My wife and I are beginning to put things together for a trip to Germany in what is just over a week from now. We have flown overseas a couple of times; the first time to Vienna the week prior to the millenium and then to Germany a couple of years ago, also around the Christmas/New Year holidays.
We're making this trip to visit our older son, whom we haven't seen in over a year. On both of our previous trips we were accompanied by our younger son, who, while not fluent in German as is his brother, still has a basic understanding of it and can converse enough to help us get to where we're going or whatever. This time, however, he cannot make the trip for a variety of reasons — something to do with his life. (Jeeze! Any excuse just to leave poor old mom and dad in the lurch.)
I am, consequently, a bit more apprehensive about this trip as neither my wife nor I have any knowledge of the language. I have tried listening to a German language learning program and have a phrase book, but I haven't managed to get much beyond "Wo ist der toiletten?"
Our older son reassures us that he will be there, "Johann on the spot," when we arrive, and won't let us out of his sight during the ten or so days we'll be spending in Deutschland. Yeah, right.
My wife and I are "getting on in years." both of us having eclipsed the 60-year threshold. By today's standards that's not really old, I guess, but neither is it young. As I've recounted here in previous articles and comments, almost ad nauseam, I have creaky, arthritic knees, and I am now sporting a painfully sore lower back. Add to that the fact that I'm a veritable tub of guts weighing in at over 250 pounds of flaming love! (That would sound better in kilos, wouldn't it? What — 114 kilos or so?) Consequently, according to my ortho guy, I'm putting something like a thousand pounds of pressure on my knees and back with every step I take. Great! My wife has a number of ailments big and small, that I won't go into in respect of her privacy, but suffice to say, we are neither one of us in the pinnacle of health.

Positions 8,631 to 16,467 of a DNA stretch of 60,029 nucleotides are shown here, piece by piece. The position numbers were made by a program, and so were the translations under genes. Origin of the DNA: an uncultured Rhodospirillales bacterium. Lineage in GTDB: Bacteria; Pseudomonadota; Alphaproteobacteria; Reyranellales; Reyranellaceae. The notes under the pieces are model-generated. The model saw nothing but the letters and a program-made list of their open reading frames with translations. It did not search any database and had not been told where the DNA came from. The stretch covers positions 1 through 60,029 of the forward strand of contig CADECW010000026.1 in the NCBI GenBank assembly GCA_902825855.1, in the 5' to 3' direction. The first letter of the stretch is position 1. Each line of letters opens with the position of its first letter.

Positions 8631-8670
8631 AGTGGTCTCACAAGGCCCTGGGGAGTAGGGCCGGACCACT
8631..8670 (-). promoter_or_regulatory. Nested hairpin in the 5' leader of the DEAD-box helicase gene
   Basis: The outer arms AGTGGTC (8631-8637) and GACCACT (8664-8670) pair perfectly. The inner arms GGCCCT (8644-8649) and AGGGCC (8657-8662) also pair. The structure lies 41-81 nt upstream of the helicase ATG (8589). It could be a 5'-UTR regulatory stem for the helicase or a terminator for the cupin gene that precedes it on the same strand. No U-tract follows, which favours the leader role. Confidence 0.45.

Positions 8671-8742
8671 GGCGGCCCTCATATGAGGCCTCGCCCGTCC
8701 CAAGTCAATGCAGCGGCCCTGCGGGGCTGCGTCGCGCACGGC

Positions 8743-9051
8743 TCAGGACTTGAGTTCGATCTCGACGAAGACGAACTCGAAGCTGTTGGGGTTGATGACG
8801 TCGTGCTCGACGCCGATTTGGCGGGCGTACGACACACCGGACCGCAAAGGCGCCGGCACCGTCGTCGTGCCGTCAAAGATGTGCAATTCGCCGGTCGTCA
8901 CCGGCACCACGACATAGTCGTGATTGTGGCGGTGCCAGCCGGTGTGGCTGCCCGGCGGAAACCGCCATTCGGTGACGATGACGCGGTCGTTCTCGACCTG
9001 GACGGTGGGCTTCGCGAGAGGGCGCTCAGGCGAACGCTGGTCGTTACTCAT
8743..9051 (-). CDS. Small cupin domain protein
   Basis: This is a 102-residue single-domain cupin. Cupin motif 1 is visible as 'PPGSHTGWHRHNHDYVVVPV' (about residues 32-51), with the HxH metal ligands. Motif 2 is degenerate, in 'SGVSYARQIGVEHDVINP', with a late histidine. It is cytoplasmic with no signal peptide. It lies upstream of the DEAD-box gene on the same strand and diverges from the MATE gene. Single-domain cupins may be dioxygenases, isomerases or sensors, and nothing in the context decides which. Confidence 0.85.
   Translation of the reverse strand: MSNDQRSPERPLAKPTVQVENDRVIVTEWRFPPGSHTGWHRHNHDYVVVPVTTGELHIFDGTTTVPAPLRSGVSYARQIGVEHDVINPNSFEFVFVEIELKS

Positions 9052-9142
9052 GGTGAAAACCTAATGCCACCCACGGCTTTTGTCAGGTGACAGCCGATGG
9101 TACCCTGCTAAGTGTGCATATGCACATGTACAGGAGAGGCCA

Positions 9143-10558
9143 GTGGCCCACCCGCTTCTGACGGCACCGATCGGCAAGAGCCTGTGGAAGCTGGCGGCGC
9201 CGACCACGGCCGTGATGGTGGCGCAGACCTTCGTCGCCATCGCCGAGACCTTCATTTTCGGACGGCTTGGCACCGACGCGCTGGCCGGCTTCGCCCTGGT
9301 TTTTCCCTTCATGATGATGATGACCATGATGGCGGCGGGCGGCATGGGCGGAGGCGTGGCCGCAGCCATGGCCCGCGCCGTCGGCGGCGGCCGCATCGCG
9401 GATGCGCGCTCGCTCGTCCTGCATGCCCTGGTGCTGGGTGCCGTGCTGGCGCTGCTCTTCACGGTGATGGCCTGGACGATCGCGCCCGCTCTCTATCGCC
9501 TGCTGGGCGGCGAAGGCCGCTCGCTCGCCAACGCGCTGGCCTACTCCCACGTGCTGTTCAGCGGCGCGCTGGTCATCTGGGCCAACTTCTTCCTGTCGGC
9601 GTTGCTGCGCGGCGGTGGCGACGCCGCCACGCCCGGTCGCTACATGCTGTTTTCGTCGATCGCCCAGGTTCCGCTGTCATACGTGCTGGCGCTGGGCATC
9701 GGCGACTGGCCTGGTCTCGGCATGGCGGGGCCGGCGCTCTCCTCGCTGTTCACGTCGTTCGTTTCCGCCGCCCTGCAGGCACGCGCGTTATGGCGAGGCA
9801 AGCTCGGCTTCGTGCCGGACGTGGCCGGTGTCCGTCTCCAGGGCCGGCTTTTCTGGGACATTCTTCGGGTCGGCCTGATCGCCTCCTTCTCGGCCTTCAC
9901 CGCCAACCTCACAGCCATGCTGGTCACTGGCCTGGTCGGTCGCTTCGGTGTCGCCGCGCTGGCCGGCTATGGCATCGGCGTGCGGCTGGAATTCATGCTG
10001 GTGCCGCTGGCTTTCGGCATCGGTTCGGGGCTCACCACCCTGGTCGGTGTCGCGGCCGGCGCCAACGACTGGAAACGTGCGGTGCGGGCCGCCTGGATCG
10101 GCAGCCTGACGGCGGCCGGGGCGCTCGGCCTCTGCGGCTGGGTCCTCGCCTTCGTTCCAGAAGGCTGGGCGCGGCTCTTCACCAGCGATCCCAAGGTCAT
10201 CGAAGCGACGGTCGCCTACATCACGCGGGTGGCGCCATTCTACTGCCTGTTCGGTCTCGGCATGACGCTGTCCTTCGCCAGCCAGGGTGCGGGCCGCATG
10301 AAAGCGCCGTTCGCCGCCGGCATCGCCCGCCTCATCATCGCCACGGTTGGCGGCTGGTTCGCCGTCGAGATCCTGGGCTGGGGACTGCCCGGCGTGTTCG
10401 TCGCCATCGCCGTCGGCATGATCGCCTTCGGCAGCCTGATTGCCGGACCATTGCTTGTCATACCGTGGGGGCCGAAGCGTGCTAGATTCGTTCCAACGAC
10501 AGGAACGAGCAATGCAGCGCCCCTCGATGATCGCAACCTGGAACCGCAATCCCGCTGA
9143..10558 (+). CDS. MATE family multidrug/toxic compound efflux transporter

Our son, now in his late twenties is small and lithe — he runs. Crap! He runs! I was once told by a kindly drill sergeant during my stint in the "U.S. of army" that if my life depended on my ability to run, I would likely wind up as hamburger. Food for thought. My son weighs in at around 130 pounds. That's pounds, not kilos! I haven't tipped the scale at 130 pounds since I was in the fourth grade. Well, my first born, and his younger brother – also a runner – tend to leave their mother and I in the dust say, on the way to catching a bus or train. They're young and just doesn't understand. We can no longer move like the wind. Now, we only pass it.